Crustal Geophysics and Geochemistry Science Center

Aqueous Geochemistry Research and Development
Biocatalysis Studies

Bacterial Sorption to Sulfide Mineral Surfaces

Mark Stanton

Bacteria participate in or catalyze many geochemical reactions of interest, such as oxidation of certain elements (ferrous iron, sulfur, manganese), reduction of other elements or species (ferric iron, nitrate), and organic carbon oxidation or fixation. Sorption of bacteria to mineral surfaces generally enhances their ability to accomplish a specific reaction.

The objective of the bacterial sorption task is to examine and develop methods to determine the number of bacteria (primarily iron-oxidizers) adsorbed onto sulfide mineral surfaces. Bacterial oxidation of sulfide minerals in mine wastes can lead to production of acid mine drainage (in addition to acidity that is generated by abiotic reactions). Understanding conditions that affect how bacteria attach to these minerals may be useful in mitigating acid drainage.

Photo of metal mine-waste pile.Photo of wetland adjacent to a draining mine adit in the San Juan Mountains.
Left photo: Iron- and sulfur-oxidizing bacteria are generally present in metal-mine waste piles. However, their spatial locations and numbers vary widely within the mine waste pile. Right photo: Surface of a wetland adjacent to a draining mine adit in the San Juan Mountains, southwestern Colorado. The bright color results from the formation of a layer of "iron-accumulating" bacteria known as Leptothrix.
[Large version of mine waste pile photo Large version of wetland photo]

Several methods can be used to determine numbers of bacteria, such as staining used in conjunction with direct microscopic counting, or cultural techniques. The columns shown here comprise one method that is currently being examined.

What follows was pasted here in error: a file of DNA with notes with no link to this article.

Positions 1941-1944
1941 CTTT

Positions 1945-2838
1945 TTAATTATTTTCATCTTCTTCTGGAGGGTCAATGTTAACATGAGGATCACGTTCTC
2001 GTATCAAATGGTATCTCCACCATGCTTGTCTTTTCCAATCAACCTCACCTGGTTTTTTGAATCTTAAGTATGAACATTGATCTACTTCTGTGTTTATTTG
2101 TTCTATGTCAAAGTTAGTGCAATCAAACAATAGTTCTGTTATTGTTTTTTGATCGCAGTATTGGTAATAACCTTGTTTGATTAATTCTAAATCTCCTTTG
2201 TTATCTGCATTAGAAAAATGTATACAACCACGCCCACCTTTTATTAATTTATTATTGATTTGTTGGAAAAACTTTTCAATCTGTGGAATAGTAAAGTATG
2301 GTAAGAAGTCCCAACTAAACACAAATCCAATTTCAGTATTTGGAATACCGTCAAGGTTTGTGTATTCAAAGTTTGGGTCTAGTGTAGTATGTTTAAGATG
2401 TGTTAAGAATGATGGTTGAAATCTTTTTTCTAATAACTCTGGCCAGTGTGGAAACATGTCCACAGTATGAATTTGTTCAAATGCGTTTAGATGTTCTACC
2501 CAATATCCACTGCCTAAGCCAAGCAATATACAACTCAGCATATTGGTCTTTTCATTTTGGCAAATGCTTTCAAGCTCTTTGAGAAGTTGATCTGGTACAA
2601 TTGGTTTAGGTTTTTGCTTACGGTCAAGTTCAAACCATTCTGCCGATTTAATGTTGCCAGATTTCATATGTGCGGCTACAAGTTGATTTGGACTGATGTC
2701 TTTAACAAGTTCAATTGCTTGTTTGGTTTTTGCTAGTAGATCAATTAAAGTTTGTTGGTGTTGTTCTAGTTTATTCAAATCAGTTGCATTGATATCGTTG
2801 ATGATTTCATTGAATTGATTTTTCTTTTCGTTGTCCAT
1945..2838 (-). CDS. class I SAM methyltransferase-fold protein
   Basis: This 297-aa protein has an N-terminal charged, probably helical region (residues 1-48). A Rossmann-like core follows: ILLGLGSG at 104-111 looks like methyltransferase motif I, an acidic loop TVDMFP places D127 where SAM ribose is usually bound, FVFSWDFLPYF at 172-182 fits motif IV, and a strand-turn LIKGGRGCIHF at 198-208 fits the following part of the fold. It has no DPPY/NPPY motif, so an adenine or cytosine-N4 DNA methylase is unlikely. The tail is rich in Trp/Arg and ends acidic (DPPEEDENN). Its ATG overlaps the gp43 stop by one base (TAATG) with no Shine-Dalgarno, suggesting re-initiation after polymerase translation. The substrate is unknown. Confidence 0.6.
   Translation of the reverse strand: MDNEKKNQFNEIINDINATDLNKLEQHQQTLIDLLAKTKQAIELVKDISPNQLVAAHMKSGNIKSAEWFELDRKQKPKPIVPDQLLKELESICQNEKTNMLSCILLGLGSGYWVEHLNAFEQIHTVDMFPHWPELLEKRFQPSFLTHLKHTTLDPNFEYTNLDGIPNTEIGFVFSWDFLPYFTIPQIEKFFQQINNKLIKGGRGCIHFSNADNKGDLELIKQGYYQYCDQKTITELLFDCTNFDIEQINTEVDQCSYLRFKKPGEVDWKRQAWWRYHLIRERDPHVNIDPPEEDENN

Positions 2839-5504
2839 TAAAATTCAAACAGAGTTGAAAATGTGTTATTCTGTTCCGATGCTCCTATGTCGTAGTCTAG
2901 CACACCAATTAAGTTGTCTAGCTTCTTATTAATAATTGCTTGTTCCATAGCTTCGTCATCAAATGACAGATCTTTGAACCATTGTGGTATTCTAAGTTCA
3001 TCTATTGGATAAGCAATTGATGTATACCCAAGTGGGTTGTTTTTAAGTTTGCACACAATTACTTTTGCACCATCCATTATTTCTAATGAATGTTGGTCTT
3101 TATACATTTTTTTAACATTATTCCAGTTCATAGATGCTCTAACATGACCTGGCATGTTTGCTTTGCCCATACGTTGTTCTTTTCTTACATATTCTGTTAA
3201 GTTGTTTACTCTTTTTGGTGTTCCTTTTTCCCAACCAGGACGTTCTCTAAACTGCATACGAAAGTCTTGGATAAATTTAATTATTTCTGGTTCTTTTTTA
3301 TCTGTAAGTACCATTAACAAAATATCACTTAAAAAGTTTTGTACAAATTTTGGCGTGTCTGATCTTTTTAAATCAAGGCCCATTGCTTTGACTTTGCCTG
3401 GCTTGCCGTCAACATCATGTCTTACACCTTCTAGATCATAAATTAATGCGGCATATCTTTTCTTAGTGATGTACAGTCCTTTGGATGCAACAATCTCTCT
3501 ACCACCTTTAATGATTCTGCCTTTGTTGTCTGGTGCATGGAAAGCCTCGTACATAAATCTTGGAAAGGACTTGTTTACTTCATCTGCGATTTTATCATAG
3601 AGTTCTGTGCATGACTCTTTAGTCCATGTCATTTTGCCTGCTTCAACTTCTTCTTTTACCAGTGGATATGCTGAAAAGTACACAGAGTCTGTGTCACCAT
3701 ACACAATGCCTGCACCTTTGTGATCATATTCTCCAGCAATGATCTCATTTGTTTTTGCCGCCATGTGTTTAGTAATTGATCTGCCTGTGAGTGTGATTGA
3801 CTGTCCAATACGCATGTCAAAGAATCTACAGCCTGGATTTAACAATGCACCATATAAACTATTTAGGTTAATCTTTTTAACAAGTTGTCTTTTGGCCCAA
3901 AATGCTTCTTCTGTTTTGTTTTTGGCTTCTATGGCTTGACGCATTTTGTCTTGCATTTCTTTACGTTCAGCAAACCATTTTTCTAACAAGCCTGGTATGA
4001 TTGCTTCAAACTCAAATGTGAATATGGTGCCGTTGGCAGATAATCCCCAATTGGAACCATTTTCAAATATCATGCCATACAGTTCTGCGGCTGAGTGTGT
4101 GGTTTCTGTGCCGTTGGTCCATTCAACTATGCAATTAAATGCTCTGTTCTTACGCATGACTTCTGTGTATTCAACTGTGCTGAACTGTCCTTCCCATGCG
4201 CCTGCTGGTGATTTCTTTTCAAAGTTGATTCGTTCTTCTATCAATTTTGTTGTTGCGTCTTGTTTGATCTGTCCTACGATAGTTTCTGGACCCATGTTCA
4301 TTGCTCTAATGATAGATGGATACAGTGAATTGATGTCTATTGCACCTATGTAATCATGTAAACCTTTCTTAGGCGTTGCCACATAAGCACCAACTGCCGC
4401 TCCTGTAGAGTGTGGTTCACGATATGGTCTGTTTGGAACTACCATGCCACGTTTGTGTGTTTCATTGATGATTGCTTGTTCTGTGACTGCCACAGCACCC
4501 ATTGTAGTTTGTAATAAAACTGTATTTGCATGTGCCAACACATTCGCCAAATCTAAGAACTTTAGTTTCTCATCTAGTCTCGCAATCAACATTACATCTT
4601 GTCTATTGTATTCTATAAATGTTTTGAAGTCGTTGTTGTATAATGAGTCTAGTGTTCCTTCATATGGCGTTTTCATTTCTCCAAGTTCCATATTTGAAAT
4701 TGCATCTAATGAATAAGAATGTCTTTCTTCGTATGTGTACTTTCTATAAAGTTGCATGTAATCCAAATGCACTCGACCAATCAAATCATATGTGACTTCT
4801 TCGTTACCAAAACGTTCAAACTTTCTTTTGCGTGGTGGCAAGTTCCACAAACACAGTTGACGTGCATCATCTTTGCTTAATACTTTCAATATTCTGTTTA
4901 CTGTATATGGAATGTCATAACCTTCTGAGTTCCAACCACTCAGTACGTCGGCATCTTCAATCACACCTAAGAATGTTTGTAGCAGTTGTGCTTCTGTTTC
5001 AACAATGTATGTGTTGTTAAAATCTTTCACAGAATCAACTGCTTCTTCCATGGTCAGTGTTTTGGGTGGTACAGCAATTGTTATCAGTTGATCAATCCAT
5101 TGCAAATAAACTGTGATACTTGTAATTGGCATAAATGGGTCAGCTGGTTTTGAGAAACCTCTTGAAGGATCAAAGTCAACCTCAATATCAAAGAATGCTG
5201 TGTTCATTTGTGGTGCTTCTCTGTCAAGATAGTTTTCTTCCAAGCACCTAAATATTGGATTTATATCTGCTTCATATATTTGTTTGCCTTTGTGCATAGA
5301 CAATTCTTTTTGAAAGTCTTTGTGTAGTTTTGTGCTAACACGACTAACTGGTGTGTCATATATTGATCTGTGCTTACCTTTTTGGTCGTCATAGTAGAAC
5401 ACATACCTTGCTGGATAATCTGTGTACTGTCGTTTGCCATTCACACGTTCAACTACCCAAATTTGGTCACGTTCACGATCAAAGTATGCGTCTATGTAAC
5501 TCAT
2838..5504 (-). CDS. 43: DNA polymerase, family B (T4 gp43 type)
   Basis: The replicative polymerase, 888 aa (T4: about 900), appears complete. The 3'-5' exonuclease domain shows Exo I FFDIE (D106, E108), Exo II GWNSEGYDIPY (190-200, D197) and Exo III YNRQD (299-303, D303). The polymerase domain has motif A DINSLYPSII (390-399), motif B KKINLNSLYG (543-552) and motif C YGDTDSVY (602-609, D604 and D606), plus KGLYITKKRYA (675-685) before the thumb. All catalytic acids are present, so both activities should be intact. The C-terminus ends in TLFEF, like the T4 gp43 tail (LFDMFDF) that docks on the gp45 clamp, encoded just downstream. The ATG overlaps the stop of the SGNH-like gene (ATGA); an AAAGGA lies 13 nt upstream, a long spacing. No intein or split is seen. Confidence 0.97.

Schmatic drawing of two types of columns used in experiments: upflow column and static column.

Products

Reports in Proceedings of Professional Technical Meetings

  • Stanton, M.R., 2005, Baseline laboratory studies of sphalerite (ZnS) dissolution: effects on aqueous metal concentrations and solubilization rates, in Proceedings of the 2005 National Meeting of the American Society of Mining and Reclamation, Breckenridge, Colorado, June 19-23, 2005, p. 1155-1165. View PDF file of proceedings paper [583 KB].

Abstracts, Presentations, and Posters for Professional Technical Meetings

  • Stanton, M.R., 2004, The formation and composition of iron bogs and wetlands in the San Juan Mountains near Silverton, Colorado: State of the San Juans Conference, Mountain Studies Institute, Silverton, Colorado, September 24-26, 2004.
  • Stanton, M.R., 2005, Baseline laboratory studies of sphalerite (ZnS) dissolution: effects on aqueous metal concentrations and solubilization rates [abs.]: National Meeting of the American Society of Mining and Reclamation (ASMR), Breckenridge, Colorado, June 19-23, 2005. (Abstract and presentation) Available online at http://ces.ca.uky.edu/asmr/ASMR%20Proceedings/abstracts%202005.pdf. [PDF file, 584 KB]
  • Stanton, M.R., and Horton, R.J., 2002, Mine-dump simulators to study acid mine drainage processes [abs.]: Geological Society of America 2002 Annual Meeting, Denver, Colorado, October 27-30, 2002, Abstracts with Programs, v. 34, no. 6, Abstract 45554. (Abstract and poster) Available online at http://gsa.confex.com/gsa/2002AM/finalprogram/abstract_45554.htm.

Contact Information

Mark Stanton
Box 25046 Denver Federal Center MS 964D
Denver, CO 80225-0046
Phone: (303) 236-1924
Email: Mark Stanton

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